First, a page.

Do you have a Problem?

Trader Cartoon – Do you have a problem?



Trader Quote #28

Trader Quote #28 

“The goal of a successful trader is to make the best trades. Money is secondary.” – Alexander Elder

==== Money is secondary? What the hell? Is Alexander joking?

Well, if we take some time and analyse this quote, Mr Elder has a very important point to make. How can good trades be better than money ? Why are we indoctrinated to think that money is the primary goal?

Don’t worry I was subject to this way of thinking for a long time but realized it has huge fundamental  issues. The problem is that anyone can have a great trade, a lucky trade, a momentum trade, but the question is, can you replicate this performance in the future in the long term?

I repeat, can you replicate this trade in 10 years time?

Lets think soccer, is it more important to score a goal every match or to have a system of playing the game to have high probability of scoring opportunities?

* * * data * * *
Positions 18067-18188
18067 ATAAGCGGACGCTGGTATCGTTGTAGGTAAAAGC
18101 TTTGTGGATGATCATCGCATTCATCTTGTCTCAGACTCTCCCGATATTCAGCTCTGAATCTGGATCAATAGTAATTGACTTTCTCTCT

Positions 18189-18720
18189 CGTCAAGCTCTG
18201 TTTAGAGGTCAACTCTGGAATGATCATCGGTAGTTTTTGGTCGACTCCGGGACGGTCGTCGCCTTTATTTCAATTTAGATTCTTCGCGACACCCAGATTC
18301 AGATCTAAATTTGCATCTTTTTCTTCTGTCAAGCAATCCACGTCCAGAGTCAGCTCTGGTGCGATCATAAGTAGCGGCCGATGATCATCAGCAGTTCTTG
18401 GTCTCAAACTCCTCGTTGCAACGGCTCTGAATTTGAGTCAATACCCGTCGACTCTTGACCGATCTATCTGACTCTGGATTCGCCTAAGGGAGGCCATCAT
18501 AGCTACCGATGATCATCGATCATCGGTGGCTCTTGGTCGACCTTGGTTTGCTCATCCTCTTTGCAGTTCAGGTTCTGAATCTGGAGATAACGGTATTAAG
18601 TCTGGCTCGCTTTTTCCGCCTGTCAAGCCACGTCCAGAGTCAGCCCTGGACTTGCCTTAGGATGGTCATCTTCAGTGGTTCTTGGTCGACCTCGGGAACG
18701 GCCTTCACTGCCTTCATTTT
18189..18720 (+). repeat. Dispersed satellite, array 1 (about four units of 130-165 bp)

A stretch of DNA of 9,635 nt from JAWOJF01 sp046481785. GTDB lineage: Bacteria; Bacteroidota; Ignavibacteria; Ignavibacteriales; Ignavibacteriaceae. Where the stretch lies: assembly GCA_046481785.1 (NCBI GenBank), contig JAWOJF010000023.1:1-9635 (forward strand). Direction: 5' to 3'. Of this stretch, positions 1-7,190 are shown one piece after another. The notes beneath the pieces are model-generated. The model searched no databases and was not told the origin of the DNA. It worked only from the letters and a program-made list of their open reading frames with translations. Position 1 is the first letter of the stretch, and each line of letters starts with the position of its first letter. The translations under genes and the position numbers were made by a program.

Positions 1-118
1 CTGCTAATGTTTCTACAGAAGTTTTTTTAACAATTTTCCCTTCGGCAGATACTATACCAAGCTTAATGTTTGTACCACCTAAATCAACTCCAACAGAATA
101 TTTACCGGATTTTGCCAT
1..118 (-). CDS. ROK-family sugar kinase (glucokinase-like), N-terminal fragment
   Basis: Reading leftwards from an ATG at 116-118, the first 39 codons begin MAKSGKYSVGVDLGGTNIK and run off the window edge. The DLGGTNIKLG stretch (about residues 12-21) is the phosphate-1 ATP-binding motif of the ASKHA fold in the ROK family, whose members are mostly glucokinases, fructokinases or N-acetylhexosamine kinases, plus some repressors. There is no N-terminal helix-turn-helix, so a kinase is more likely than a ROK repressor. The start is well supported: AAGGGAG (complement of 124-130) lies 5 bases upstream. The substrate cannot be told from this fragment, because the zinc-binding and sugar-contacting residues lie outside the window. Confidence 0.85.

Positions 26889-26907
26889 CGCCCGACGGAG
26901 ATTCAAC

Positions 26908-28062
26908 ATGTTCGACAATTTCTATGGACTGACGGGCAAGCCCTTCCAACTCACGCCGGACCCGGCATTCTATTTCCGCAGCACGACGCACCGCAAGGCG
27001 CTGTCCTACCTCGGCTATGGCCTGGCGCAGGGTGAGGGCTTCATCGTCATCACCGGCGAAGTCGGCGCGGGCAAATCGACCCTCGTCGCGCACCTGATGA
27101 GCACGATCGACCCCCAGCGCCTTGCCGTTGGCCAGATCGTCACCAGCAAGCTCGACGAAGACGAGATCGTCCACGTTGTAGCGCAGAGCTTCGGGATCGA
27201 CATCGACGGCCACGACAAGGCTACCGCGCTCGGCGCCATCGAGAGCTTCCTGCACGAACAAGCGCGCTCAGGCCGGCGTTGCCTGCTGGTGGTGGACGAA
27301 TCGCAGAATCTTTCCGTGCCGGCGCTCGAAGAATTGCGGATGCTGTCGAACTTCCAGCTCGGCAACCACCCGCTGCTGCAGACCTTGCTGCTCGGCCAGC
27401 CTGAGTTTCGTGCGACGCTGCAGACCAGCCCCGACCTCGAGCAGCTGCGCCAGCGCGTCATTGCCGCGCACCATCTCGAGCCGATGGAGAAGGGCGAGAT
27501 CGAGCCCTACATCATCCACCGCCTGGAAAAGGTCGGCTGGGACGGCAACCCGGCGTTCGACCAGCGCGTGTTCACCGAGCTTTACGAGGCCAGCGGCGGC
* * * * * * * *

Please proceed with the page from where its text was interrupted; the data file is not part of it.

Do you prefer to have one perfect trade or many high probability trades?

If you are in this for the long term, focusing on making the highest probability trades possible is a more sustainable way for a future success. If you spend time in analyzing your entries, exits, risk management on a consistent level, you have a higher probability of achieving your goal.

Its not about the the Result, its about the process. Good Luck Trading! Dimitri Feria ==== 

Emotional Trade Rollercoaster

Emotional Trade Rollercoaster

Free Trader Tools – Online Test “Type of Trader U R”

Free Trader Tools – Online Test “Type of Trader U R”